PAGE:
How to Become an Olympic Track and Field Athlete

Ashton Eaton broke the decathlon world record at the 2012 U.S. Olympic Trials. Andy Lyons/Getty Images

The track and field athletes that challenge how fast humans can run – even those who eventually become elite international stars – may begin competing at a variety of ages. Prospective athletes typically enter the sport at a local level, by joining an athletics club or participating in a school program.

Some young athletes will specialize in a different sport before switching to track and field at a later age.

For example, a basketball player with strong leaping ability could become a long jumper, while a heavyweight wrestler or football lineman might take up the discus or shot put. In any case, a standout high school performance – if only for one year – will almost always be a prerequisite to gain an American college track and field scholarship. Taking the college route is a frequent path to success for standout track and field athletes, even for many non-Americans.

In the United States, success in NCAA competition is a common step toward an Olympic team berth. But again, there is no single path that leads to Olympic competition. Some athletes who are past college age may be able to hone their skills sufficiently to compete in USA Track & Field events – including the Visa Championship Series (featuring indoor and outdoor meets), the USA Running Circuit (a road series for distance runners) or The USA Race Walking Grand Prix Series – and eventually qualify for the U.S. Olympic Trials.

Governing Bodies for the Sport

Each country has its own athletics governing body. USA Track & Field (USATF) is the national governing body for track and field in the United States. A competitor must be a USATF member to enter the Olympic Trials. The International Association of Athletics Federations (IAAF) is the international track and field governing body and writes the athletics rules used in the Olympic Games.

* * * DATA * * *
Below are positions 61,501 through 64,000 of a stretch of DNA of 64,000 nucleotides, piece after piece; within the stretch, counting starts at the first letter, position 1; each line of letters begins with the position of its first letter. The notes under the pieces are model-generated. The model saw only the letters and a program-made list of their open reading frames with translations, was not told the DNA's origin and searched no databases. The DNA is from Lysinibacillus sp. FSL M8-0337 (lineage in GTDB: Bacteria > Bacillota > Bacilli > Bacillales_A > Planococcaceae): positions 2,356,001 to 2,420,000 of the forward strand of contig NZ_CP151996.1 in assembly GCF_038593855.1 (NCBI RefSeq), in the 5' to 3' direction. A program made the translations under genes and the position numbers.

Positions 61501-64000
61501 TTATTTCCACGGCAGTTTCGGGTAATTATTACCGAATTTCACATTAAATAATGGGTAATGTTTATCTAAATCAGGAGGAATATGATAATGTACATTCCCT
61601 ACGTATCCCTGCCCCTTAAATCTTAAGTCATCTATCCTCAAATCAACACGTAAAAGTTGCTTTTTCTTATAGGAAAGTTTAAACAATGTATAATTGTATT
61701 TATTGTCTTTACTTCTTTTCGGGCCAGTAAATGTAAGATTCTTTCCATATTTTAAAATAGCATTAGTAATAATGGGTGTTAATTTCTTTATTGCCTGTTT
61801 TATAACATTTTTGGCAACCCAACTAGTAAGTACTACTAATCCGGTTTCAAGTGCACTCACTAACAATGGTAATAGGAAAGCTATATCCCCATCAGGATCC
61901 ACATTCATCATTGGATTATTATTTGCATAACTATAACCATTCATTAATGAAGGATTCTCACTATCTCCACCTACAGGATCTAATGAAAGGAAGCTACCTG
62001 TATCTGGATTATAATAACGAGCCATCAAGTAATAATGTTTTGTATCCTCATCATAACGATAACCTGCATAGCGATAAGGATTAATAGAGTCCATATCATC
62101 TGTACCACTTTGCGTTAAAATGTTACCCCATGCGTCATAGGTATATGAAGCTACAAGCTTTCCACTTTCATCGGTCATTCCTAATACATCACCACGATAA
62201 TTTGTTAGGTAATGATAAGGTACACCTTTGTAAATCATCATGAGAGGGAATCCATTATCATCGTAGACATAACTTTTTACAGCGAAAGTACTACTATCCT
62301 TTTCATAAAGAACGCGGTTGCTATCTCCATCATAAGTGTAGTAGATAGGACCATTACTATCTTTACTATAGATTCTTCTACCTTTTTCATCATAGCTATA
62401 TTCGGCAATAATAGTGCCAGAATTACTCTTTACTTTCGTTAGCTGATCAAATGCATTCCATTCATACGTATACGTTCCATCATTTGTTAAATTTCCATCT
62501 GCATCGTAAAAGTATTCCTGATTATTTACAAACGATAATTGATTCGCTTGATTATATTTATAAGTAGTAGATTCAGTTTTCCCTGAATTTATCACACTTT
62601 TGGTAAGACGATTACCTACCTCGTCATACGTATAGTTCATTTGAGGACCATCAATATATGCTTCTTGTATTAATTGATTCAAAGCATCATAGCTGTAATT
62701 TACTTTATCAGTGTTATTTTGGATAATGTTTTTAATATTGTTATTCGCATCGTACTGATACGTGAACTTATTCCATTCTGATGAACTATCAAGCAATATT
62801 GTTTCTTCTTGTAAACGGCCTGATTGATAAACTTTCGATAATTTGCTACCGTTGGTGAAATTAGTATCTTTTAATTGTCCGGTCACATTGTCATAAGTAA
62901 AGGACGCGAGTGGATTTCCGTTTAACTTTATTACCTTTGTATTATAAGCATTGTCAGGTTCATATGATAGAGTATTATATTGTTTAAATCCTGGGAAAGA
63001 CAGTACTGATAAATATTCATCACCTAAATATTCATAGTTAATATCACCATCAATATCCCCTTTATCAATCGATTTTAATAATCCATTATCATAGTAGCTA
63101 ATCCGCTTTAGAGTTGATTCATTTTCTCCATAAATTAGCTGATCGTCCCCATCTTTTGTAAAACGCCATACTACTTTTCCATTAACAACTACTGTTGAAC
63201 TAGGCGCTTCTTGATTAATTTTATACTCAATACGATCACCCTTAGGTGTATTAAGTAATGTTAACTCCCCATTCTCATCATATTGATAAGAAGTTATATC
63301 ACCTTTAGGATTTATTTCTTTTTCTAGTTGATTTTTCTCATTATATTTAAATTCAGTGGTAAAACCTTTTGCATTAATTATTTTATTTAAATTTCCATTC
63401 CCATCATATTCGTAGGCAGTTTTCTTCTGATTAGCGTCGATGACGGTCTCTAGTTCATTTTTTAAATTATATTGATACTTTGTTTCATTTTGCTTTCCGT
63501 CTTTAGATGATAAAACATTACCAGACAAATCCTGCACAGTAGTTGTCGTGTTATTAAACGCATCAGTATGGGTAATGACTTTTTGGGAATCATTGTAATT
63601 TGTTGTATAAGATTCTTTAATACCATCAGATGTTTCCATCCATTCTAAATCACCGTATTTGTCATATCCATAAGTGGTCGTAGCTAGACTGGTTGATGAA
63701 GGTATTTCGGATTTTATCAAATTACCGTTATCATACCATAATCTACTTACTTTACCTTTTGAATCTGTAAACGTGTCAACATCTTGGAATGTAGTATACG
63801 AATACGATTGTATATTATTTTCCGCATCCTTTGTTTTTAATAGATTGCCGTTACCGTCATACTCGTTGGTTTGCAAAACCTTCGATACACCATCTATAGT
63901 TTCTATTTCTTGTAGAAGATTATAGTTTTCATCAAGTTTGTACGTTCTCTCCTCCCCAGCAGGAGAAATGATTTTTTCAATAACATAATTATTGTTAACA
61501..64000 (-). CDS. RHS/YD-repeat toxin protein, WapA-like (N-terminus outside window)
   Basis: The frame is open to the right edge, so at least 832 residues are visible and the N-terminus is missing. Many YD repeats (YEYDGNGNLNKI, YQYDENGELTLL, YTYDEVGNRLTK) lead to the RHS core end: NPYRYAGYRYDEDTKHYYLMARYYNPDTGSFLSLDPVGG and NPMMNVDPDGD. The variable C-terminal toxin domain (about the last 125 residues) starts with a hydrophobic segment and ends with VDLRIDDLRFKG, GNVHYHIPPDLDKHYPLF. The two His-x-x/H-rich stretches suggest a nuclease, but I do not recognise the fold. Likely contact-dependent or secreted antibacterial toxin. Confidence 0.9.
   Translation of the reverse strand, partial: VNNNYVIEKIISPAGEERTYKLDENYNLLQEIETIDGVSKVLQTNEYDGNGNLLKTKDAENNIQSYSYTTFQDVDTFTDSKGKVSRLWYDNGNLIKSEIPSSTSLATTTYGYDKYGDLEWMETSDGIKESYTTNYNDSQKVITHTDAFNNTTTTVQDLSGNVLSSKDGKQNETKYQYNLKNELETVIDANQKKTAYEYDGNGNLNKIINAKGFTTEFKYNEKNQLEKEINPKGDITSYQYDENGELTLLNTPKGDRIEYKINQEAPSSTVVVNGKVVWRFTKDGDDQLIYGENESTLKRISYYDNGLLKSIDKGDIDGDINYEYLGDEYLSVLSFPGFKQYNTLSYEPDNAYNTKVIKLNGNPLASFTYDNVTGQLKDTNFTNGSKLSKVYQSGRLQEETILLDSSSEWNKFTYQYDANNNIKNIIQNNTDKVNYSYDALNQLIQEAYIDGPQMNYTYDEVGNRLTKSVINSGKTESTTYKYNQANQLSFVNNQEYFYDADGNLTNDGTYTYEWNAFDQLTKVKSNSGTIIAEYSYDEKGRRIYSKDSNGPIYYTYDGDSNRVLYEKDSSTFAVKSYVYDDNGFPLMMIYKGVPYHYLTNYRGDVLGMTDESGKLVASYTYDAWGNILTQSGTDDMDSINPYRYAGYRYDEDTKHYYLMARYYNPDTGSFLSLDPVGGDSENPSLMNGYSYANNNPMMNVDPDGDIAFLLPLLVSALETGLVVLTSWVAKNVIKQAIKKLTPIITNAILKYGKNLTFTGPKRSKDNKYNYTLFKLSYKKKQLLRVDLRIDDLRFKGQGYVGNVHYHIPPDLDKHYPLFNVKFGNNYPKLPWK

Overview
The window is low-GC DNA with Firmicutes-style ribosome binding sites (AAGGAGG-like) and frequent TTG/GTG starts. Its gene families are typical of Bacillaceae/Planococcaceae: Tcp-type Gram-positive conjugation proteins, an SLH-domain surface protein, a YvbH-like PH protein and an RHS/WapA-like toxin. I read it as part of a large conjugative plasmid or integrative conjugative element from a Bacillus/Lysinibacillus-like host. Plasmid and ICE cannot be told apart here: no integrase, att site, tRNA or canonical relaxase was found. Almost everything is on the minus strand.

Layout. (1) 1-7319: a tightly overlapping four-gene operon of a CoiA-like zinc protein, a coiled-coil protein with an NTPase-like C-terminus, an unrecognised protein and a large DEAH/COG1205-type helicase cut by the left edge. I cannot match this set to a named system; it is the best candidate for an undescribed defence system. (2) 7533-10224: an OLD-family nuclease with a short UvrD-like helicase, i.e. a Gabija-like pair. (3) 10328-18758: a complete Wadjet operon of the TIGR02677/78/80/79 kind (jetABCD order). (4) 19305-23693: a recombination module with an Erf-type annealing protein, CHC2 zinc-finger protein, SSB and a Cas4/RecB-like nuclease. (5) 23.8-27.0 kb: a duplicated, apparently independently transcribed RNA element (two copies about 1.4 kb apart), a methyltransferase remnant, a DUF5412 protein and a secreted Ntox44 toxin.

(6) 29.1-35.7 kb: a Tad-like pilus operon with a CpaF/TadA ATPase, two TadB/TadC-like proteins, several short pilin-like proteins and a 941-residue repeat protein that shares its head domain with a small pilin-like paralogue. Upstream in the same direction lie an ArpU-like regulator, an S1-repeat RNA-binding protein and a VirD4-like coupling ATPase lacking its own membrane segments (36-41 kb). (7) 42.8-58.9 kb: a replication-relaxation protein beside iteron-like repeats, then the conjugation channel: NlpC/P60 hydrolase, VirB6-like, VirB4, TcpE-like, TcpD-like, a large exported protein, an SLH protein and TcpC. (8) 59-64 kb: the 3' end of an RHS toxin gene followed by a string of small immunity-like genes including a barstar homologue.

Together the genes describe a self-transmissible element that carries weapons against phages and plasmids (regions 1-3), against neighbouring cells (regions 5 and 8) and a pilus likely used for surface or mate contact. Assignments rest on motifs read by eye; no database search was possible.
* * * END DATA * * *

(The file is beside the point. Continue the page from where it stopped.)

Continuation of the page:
Minimum Requirements to Attend the U.S. Olympic Trials

In addition to being a USATF member, each U.S. Olympic Trials competitor must be a U.S. citizen and, typically, must meet the qualifying standard (within a specified time period) for his/her event.

For 2016, the U.S. Olympic Trials men’s qualifying standards were as follows:

  • 100 meters: 10.16 seconds
  • 200 meters: 20.50
  • 400 meters: 45.40
  • 800 meters: 1:46.00
  • 1500 meters: 3:38.00
  • 5000 meters: 13:28.00
  • 10,000 meters: 28:15.00
  • 110-meter hurdles: 13.52
  • 400-meter hurdles: 49.50
  • 3000-meter steeplechase: 8:32.00
  • marathon: 2:15:00
  • 20-kilometer race walk: 1:36.00
  • 50-kilometer race walk: 5:15.00
  • high jump: 2.28 meters (7 feet, 5¾ inches)
  • pole vault: 5.65/18-6¼
  • long jump: 8.05/26-4¾
  • triple jump: 16.66/54-7¾
  • shot put: 20.50/67-3
  • discus: 62.00/203-5
  • hammer: 72.00/236-2
  • javelin: 77.00/252-7
  • decathlon: 7900 points

For 2016, the U.S. Olympic Trials women’s qualifying standards were as follows:

  • 100 meters: 11.32 seconds.
  • 200 meters: 23.20
  • 400 meters: 52.20
  • 800 meters: 2:03.00
  • 1500 meters: 4:09.50
  • 5000 meters: 15:25.00
  • 10,000 meters: 32:25.00
  • 100-meter hurdles: 13.00
  • 400-meter hurdles: 56.95
  • 3000-meter steeplechase: 9:53.00
  • marathon: 2:37:00
  • 20-kilometer race walk: 1:48.00
  • high jump: 1.85 meters (6 feet, ¾ inch)